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Why Did the Market Go Up? at Trader’s Narrative




Why Did the Market Go Up?


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Everytime the market moves, people scramble to come up with reasons to explain why it did so. If the market went up after a certain event, like say, an economic report, then the move is attributed to that news. If the market went down and there was no news, then it may have been “a lack of buyers” or maybe the old standby, “profit taking”.

I sympathize with journalists who have to constantly write about the market and to concisely communicate to an uneducated general public what is happening. They can be forgiven for grasping at straws and giving explanations which really have no empirical legs to stand on. What else can they do? They’ve miles of white space and gallons of ink with which to fill them.

But my all time favourite is the explanation that many bandy about: “More buyers than sellers”. That is, if the market went up, it is explained by some as an unbalance between the buyers and the sellers. And if the market goes down, these same people say there were more sellers than buyers.

I’m sure you’ve heard this expression. But think about it for a second. Is it true? Can buyers ever outnumber sellers?

It may help to understand this by thinking about what a transaction is. I think of a transaction as concomitant agreement on price and disagreement on value.

In other words, I may agree with another person that my shares of Google (GOOG) should be priced at $550 but I disagree on the value of the shares. I value them less than he or she. That’s why we are able to engage in a transaction. I sell GOOG. The other person buys GOOG. But while we disagree on the worth of the shares, we do agree on the price - or there would be no transaction.

In this framework, can there ever be more buyers than sellers? No! Every single transaction needs to have both a buyer and a seller. Clearly then the explanation of an imbalance of buyers and sellers is simply incorrect. There can never be more buyers or more sellers. There must always be the same amount of shares on each side. Or all we have are bids and asks - no transactions.

So why then do prices move at all if there must always be complete congruence between buyers and sellers? Why does price fluctuate at all?

Well, it isn’t the amount of buyers or sellers but their psychological makeup. Prices move up because buyers are more aggressive in their desire to buy than sellers are in their desire to sell. And vice versa.

That’s why I cringe a little whenever I hear a trader or investor explain market moves by saying that there were more buyers or sellers. Am I being nitpicky? Maybe. This stuff will probably not make or break you as a successful trader. Although I would assume that if you are interested in the markets you would take the time to think about the underlying framework and how it all really works.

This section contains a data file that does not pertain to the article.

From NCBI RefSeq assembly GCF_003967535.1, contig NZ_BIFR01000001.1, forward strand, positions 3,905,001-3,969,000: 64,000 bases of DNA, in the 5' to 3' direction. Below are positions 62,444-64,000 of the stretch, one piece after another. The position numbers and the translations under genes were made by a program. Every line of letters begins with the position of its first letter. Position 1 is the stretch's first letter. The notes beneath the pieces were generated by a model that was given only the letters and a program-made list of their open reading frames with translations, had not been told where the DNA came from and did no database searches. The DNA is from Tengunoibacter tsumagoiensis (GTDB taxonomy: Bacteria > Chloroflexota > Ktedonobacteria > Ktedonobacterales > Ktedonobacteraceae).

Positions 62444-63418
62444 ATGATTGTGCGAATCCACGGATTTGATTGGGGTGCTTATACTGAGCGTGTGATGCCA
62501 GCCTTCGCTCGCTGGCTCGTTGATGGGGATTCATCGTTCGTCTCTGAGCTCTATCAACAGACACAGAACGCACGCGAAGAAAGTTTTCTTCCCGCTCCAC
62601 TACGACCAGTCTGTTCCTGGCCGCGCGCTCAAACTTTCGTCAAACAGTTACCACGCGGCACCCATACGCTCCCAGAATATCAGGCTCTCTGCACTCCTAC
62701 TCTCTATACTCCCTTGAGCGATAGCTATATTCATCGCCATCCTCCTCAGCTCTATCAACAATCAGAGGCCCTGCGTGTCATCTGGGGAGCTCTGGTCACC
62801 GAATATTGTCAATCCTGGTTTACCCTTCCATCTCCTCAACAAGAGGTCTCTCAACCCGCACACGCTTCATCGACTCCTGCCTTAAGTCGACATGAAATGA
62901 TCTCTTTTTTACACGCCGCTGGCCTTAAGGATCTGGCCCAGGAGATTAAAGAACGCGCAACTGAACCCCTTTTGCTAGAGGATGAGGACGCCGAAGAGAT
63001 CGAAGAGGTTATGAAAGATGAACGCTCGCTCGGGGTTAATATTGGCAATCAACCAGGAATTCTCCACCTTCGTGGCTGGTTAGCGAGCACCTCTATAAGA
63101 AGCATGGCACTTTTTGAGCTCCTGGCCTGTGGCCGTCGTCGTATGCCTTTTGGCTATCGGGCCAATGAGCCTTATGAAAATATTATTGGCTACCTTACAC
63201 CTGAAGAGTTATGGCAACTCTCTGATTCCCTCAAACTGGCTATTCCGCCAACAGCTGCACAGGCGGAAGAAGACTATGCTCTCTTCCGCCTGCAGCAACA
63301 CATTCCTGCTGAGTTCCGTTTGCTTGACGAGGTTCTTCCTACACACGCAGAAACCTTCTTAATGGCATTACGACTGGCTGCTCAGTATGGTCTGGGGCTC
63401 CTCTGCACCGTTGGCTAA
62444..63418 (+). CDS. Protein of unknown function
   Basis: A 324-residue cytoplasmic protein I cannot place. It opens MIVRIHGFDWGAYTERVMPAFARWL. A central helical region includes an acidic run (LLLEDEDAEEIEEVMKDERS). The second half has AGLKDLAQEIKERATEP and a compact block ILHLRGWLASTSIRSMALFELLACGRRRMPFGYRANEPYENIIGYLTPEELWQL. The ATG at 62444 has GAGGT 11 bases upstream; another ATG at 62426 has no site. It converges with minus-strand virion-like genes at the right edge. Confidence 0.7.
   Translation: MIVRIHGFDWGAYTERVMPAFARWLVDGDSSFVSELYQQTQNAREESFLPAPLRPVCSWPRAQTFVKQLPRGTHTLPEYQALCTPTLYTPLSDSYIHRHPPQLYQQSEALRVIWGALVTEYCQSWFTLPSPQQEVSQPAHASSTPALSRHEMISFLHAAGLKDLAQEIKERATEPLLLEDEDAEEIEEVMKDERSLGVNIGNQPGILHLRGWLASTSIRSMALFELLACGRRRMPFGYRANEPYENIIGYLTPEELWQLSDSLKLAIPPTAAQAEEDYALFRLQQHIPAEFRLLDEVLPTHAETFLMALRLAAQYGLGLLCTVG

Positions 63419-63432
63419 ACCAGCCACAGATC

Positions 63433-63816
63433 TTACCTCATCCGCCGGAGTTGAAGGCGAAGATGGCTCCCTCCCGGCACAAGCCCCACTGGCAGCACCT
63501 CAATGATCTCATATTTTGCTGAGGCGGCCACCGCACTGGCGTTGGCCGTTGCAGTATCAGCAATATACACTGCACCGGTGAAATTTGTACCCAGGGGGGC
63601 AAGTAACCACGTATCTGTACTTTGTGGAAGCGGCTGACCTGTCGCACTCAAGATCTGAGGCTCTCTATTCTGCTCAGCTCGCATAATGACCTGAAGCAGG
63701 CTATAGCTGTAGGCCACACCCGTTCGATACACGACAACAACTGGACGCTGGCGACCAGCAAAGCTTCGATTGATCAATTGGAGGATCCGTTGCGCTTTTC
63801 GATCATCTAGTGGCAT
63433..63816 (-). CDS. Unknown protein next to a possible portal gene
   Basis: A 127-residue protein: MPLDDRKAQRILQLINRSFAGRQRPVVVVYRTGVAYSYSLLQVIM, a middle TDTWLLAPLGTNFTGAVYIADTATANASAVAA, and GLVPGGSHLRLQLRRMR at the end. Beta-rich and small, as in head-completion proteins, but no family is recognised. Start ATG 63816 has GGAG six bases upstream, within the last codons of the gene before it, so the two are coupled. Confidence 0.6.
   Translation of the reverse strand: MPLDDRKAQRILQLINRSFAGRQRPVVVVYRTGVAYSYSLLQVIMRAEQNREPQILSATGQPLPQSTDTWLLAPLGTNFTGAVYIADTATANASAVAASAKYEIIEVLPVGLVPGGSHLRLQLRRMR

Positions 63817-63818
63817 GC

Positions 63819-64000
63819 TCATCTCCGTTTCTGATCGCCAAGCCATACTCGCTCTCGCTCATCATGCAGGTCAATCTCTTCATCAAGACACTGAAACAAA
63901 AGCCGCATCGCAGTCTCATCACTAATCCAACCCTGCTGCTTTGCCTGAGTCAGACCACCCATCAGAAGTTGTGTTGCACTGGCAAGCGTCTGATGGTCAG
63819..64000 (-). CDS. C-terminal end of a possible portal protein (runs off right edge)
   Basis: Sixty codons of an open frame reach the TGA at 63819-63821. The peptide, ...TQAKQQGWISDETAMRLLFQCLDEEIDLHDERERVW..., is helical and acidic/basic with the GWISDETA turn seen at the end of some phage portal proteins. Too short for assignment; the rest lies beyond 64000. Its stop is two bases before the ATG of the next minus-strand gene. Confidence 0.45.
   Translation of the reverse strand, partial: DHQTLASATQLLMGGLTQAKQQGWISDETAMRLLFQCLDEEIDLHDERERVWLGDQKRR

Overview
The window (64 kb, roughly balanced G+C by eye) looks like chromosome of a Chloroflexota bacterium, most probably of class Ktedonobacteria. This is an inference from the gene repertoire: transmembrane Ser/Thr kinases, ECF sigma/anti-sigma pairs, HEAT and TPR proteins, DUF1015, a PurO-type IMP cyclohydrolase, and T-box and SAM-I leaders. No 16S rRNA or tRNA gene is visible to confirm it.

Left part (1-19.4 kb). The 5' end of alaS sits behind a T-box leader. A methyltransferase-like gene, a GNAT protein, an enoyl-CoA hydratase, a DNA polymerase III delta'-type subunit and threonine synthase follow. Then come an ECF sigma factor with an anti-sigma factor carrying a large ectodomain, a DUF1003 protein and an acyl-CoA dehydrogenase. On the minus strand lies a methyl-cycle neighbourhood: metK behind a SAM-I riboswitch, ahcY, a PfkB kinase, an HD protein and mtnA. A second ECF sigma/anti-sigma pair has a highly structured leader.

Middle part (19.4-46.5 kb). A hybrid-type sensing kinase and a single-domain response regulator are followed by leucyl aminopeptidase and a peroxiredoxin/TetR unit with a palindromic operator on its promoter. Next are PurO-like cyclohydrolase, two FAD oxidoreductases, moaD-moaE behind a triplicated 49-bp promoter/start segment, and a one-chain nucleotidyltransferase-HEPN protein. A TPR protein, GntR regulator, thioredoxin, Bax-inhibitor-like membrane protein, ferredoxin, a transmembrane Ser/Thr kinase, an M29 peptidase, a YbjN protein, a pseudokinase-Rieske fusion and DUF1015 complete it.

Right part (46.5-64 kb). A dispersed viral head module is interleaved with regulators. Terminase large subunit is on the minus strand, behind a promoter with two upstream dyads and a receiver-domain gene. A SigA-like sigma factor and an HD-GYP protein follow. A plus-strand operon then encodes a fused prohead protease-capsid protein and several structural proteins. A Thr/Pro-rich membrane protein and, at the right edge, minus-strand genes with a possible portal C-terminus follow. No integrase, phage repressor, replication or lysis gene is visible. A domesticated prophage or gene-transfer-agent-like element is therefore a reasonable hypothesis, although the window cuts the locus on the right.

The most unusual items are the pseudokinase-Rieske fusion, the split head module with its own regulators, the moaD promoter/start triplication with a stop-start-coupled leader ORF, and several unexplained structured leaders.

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6 Responses to “Why Did the Market Go Up?”  

  1. 1 yo

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    If you ever watch a level 11, you would understand that there are indeed many more buyers when the market is going up. They don’t all succeed in buying, but they are there and in spades.

  2. 2 Martin Gordon

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    It depends on how you define “buyer”. If you define it as “someone willing to buy” (vs. your “someone who has bought”), then there certainly can be more buyers than sellers. There’s competition amongst buyers to purchase the relatively scarce stock and they bid the price up until the price exceeds what some are willing to pay and those buyers get priced out.

    It seems like basic supply and demand to me, but maybe I’m oversimplifying things?

  3. 3 Babak

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    yo, I don’t think they are buyers, they are more aptly described as bidders.

    Martin, true. Since at any point in time those “willing to buy” can change their mind, evaporate or morph into “willing to sell” or actual sellers, I prefer to define buyers as those that actually engage in a transaction and not merely hint at their desire to go long.

  4. 4 Ugly

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    Even if you define a buyer as “someone who has bought” you can have many more buyers than sellers. For example, let’s say I own 20,000 shares of GOOG and I decide to sell them all. Twenty people can each buy 1000 and there would be twenty buyers and only one seller (me).
    But if GOOG went down because I sold all my shares at the market, it would actually be more correct to say that GOOG’s price dropped because there were more buyers than sellers.

  5. 5 Markus

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    Better say: There is more buying power than selling power or vice versa.
    It is not the number of buyers or sellers who move the price but the volume which is eager to sell or buy. Therefore large players move the markets and are responsible for trends.
    As you maybe all know there is this nice book by Larry Harris about market mircostructure which provides some good insight regarding this topic.

  6. 6 Babak

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    Ugly,
    I see what you mean but that’s just semantics. You could have 1000 different people buying each one share while the counterparty is one person selling 1000 shares. It wouldn’t really matter. And I don’t think that’s what people are thinking when they mistakenly say “more buyers than sellers” is why the market went up.

    Markus, good point. I like that term. It expresses what goes on in the market more accurately. On a sidenote, Lowry’s most used indicators are called “buying power” and “selling pressure”.

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